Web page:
Mary Queen of Scots haven Workington Hall 'to be repaired'
A crumbling manor house where Mary Queen of Scots sheltered before being captured and executed is to be repaired.
Allerdale Council wants to turn the 14th Century Workington Hall into a museum or wedding venue.
Historic England has pledged £150,000 to the project, while the council has allocated £50,000.
The hall is a Scheduled Ancient Monument and on English Heritage's "at risk" register.
The Grade I listed ruin, once owned by the Curwen family - who were Lords of the Manor of Workington, gave shelter to Mary Queen of Scots in May 1568 on her last flight from Scotland before her capture, imprisonment and execution.
A spokesman for Allerdale Council said the aim of the work was to "make it safe" and stop it crumbling further.
He said it was hoped work would begin in February and would take four months to complete.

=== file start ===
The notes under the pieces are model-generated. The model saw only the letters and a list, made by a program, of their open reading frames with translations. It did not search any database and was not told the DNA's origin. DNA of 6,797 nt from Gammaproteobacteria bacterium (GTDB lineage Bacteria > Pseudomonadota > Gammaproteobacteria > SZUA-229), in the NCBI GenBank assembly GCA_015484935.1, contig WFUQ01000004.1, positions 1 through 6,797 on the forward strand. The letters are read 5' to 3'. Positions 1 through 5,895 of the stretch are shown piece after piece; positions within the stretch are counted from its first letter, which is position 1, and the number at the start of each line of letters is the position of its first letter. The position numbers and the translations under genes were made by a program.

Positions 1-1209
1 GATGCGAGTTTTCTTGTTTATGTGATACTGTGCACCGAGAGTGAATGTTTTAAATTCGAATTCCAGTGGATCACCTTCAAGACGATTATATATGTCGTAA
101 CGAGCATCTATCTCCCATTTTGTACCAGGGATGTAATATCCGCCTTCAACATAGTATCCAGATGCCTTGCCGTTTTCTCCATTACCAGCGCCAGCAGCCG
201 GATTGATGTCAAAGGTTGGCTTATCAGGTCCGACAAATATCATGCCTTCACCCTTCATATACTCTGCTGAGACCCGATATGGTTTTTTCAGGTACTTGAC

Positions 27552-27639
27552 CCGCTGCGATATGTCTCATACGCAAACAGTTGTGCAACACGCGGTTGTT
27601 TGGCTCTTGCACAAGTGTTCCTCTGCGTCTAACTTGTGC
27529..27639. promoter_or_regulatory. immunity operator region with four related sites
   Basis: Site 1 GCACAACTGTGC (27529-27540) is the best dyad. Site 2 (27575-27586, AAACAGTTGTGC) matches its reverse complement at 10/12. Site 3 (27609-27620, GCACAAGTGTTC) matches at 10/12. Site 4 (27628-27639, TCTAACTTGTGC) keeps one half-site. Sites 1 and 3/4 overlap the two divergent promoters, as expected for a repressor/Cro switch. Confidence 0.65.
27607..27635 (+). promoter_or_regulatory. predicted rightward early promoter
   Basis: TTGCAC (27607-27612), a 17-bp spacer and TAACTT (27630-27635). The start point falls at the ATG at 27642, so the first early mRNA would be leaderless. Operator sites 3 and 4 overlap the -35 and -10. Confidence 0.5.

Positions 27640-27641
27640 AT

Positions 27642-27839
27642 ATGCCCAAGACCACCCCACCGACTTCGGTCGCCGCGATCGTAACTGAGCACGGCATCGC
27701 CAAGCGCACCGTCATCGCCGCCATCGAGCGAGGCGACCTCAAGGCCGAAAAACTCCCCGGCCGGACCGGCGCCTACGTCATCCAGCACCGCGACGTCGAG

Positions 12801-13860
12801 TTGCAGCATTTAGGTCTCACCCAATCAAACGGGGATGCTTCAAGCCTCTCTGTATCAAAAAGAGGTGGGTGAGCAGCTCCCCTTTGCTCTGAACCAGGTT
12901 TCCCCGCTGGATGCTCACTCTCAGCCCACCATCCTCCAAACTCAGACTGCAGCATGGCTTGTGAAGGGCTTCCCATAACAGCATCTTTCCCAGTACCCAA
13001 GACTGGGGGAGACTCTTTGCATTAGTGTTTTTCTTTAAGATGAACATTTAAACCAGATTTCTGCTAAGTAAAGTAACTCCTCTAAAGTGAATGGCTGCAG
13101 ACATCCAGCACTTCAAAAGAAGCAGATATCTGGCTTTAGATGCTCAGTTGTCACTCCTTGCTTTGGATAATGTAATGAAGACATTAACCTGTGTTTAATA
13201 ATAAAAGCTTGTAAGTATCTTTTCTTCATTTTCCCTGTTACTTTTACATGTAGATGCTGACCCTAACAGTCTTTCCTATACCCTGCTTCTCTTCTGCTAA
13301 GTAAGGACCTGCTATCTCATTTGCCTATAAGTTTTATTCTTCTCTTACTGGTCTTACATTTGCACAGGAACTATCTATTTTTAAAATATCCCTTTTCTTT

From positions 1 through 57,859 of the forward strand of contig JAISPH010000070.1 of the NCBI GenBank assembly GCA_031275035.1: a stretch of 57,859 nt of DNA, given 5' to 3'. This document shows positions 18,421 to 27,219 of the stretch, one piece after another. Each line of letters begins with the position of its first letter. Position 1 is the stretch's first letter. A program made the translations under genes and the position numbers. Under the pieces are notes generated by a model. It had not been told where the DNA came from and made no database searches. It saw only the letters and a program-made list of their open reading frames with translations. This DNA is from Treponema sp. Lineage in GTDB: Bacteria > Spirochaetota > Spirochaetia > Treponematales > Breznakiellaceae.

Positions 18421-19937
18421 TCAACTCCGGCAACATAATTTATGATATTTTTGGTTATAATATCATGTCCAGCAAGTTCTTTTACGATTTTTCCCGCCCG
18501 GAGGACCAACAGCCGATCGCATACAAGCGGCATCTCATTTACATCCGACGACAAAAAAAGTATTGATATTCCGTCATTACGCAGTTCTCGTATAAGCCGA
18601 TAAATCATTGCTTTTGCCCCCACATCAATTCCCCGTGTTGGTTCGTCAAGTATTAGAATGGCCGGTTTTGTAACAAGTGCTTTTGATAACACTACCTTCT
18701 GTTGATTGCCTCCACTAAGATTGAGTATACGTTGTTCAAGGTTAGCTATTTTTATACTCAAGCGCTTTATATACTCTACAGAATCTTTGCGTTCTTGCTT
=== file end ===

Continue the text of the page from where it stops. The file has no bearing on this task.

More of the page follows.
How did the Queen of Scots end up in Workington?
- Mary spent most of her childhood in France, only returning to Scotland after the death of her husband, the Dauphin
- She later married her half-cousin, Lord Darnley, and then, shortly after his death, married the man suspected of murdering him
- Imprisoned and forced to abdicate, Mary eventually fled to England, seeking the protection of her cousin, Elizabeth I
- Given Mary's earlier claims to the English throne, Elizabeth saw her as a threat and confined her in various castles and manor houses, including Workington Hall
- After 18 years, Mary was found guilty of plotting to assassinate Elizabeth and, in 1587, was beheaded